He’s the master of charm - and we’ve seen him use it at two inquiries.
He stayed cool when asked if he had any regrets about Iraq at the Chilcott Inquiry and over that 'sexed-up' dossier at the Hutton Inquiry, so, should we be expecting any revelations to come out of Tony Blair’s evidence to Leveson?
The former prime minister heads the line-up for the inquiry into media and press ethics next week, alongside Jeremy Hunt, Vince Cable, Theresa May and Ken Clarke.
Blair, who has concentrated on his charity work since leaving government, led the Labour party from 1994 until 2006. Under his leadership, The Sun switched its allegiance from the Conservative party to the Labour party ahead of the 1997 elections. During his time as prime minister, two journalists from the News of the World were arrested for phone hacking.
The former PM has questions to answer about how close he was to Rupert Murdoch, whom he met 38 times between 1994 and the end of his term as leader, and spoke to on numerous occasions , according to Martin Moore of the Media Standards Trust.
But, as Moore told The Huffington Post UK: "I think he'll be extremely adept, particularly given his experience in the past.”
He says the relationship between Blair and Murdoch was more “nuanced” than a simple deal, where the Labour government would enact policies that would benefit News Corp in return for the support of their newspapers.
"It would be terribly interesting to understand a bit more about the relationship, he went out to Australia in 1995 and he was in Pebble beach, California in July 2006, where the News Corp conference was, about a fortnight before Glenn Muclaire and Clive Goodman were arrested,” Moore says.
“Whatever deal or no deal there was, if there was a perception that people in the government were very close to News International that's going to have a trickle down effect.”
Murdoch himself, giving evidence to the inquiry, said he had never asked any politicians for personal favours.
Former ministers in Blair’s government have denied there was any pact with Rupert Murdoch, with Peter Mandelson telling the inquiry “there was no deal, express or implied, between any proprietor and any leading politician for the Labour Party that suggested that in return for that proprietor's support for the Labour Party they could expect some favourable commercial treatment in return.”
His comments were echoed by Tessa Jowell, who told Leveson she sought an assurance from Tony Blair that he had made no deal with Rupert Murdoch on media regulation (http://news.bbc.co.uk/1/hi/uk_politics/1972519.stm) when she was appointed culture secretary in 2001.
John Rentoul, Blair’s biographer and chief political commentator at The Independent on Sunday, has argued the former prime minister was in fact the only politician to stand up to Murdoch.
He told The Huffington Post UK Blair had been “vilified” for his relationship with him, and there were “conspiracy theories” about Murdoch’s support for the Iraq war.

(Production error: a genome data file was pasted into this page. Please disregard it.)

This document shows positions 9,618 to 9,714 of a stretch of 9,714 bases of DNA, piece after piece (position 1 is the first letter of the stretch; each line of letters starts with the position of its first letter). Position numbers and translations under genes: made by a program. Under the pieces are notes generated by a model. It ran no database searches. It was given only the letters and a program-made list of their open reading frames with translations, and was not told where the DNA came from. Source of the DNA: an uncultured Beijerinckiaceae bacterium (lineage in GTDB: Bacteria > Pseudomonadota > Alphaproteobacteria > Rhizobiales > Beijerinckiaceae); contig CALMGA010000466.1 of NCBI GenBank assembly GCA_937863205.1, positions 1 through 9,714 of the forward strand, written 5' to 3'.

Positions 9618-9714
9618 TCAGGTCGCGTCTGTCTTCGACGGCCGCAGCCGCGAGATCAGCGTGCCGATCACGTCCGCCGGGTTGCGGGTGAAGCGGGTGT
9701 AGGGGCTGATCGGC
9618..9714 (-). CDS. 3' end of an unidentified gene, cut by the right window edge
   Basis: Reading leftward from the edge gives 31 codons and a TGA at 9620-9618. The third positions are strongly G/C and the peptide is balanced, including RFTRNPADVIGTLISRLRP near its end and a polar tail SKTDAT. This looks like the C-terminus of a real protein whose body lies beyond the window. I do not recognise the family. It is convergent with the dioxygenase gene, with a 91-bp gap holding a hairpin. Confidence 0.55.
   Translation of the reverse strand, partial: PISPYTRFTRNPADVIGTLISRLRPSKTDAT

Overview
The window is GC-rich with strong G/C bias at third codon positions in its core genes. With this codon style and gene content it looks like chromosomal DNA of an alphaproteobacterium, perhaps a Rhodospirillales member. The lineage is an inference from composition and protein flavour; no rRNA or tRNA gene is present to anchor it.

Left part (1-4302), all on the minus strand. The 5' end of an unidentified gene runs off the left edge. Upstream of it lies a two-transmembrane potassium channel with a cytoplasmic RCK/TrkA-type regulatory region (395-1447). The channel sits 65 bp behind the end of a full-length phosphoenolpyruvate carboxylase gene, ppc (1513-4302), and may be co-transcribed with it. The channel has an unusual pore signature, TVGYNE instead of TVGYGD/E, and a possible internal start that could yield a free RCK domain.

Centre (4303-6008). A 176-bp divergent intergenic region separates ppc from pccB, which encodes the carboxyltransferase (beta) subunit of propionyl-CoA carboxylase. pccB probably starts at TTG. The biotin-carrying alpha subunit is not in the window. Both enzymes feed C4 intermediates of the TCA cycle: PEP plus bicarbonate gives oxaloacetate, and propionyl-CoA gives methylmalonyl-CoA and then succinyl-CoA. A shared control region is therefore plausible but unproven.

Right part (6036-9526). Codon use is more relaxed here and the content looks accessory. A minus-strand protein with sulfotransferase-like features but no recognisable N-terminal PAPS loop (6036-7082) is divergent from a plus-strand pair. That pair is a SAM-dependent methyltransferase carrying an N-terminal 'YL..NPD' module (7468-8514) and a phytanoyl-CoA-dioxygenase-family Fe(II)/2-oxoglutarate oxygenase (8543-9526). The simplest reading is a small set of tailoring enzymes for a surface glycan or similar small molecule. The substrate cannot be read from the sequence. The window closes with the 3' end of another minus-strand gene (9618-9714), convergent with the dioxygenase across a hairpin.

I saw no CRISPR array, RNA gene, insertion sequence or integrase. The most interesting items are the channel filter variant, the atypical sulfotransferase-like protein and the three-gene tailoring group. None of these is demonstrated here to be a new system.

“I suspect Tony Blair will repeat his entirely reasonable case that he sought to gain a fair hearing for the Labour Party with the Murdoch media as with all the others. And he will repeat his "feral beast" argument that politicians are held accountable while journalists who spin or get things wrong are not,” he said.
Blair's former chief spin doctor Alastair Campbell told Leveson last week: "I don't think on policy anything was ever traded with Rupert Murdoch or with any other media owner."
However Labour MP Tom Watson also told the inquiry that ministers in Blair's government, were scared of how they were portrayed in the Murdoch tabloids.
"There was a mystique about the News International stable, that they had unique access to Downing Street," he said.
Watson also told Leveson that Gordon Brown, Blair's successor, had phone home to say Murdoch had request to Blair he call off his efforts to expose the phone hacking scandal.
"It's not the sort of thing a backbench MP would forget too easily," he said.
Steve Barnett, a professor of media at Westminster University says the inquiry should focus if Blair, who is godfather to one of Murdoch’s children, felt “personally seduced” by the media mogul during his time years in power.
"The other thing that i think will be very interesting is whether he just felt personally that he was seduced by Rupert Murdoch. Is it appropriate to become the godfather to one of his children, and what was it that made him travel halfway around the world in 1995 to go to one of his meetings?”
Professor Barnett is not the only person to suggest Blair and Murdoch may have been too close - Peter Mandelson conceded the same thing in his evidence, saying that Balir and Brown were "closer than was wise" to the media mogul and News Corp chief.
For Moore, Blair will be difficult to “trip up” "I've been told by one person that no one ever left a meeting with Tony Blair feeling worse than when they went in,” he says.
"That's not to say we won't learn anything new, I don't think anyone should go into it thinking they'll find a smoking gun.”